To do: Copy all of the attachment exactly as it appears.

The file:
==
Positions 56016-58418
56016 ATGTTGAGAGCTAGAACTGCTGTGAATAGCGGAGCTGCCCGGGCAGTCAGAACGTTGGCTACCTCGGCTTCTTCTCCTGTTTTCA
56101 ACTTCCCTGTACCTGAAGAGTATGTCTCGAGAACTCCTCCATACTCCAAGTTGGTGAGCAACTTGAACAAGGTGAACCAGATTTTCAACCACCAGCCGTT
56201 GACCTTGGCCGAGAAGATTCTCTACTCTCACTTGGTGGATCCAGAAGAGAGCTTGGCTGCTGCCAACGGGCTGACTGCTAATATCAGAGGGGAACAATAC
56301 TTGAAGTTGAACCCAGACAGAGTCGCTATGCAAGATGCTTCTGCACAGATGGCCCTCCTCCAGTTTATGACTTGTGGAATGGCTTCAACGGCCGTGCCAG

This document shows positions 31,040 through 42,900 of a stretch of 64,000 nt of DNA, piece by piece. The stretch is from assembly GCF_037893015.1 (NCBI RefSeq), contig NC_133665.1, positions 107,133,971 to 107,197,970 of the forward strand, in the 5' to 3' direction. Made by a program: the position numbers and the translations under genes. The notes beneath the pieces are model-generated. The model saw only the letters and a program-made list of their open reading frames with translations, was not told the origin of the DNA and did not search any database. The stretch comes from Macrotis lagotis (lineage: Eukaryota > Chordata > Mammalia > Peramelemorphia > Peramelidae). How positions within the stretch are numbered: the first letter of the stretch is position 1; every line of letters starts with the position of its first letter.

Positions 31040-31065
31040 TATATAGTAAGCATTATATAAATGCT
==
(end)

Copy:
Positions 56016-58418
56016 ATGTTGAGAGCTAGAACTGCTGTGAATAGCGGAGCTGCCCGGGCAGTCAGAACGTTGGCTACCTCGGCTTCTTCTCCTGTTTTCA
56101 ACTTCCCTGTACCTGAAGAGTATGTCTCGAGAACTCCTCCATACTCCAAGTTGGTGAGCAACTTGAACAAGGTGAACCAGATTTTCAACCACCAGCCGTT
56201 GACCTTGGCCGAGAAGATTCTCTACTCTCACTTGGTGGATCCAGAAGAGAGCTTGGCTGCTGCCAACGGGCTGACTGCTAATATCAGAGGGGAACAATAC
56301 TTGAAGTTGAACCCAGACAGAGTCGCTATGCAAGATGCTTCTGCACAGATGGCCCTCCTCCAGTTTATGACTTGTGGAATGGCTTCAACGGCCGTGCCAG

This document shows positions 31,040 through 42,900 of a stretch of 64,000 nt of DNA, piece by piece. The stretch is from assembly GCF_037893015.1 (NCBI RefSeq), contig NC_133665.1, positions 107,133,971 to 107,197,970 of the forward strand, in the 5' to 3' direction. Made by a program: the position numbers and the translations under genes. The notes beneath the pieces are model-generated. The model saw only the letters and a program-made list of their open reading frames with translations, was not told the origin of the DNA and did not search any database. The stretch comes from Macrotis lagotis (lineage: Eukaryota > Chordata > Mammalia > Peramelemorphia > Peramelidae). How positions within the stretch are numbered: the first letter of the stretch is position 1; every line of letters starts with the position of its first letter.

Positions 31040-31065
31040 TATATAGTAAGCATTATATAAATGCT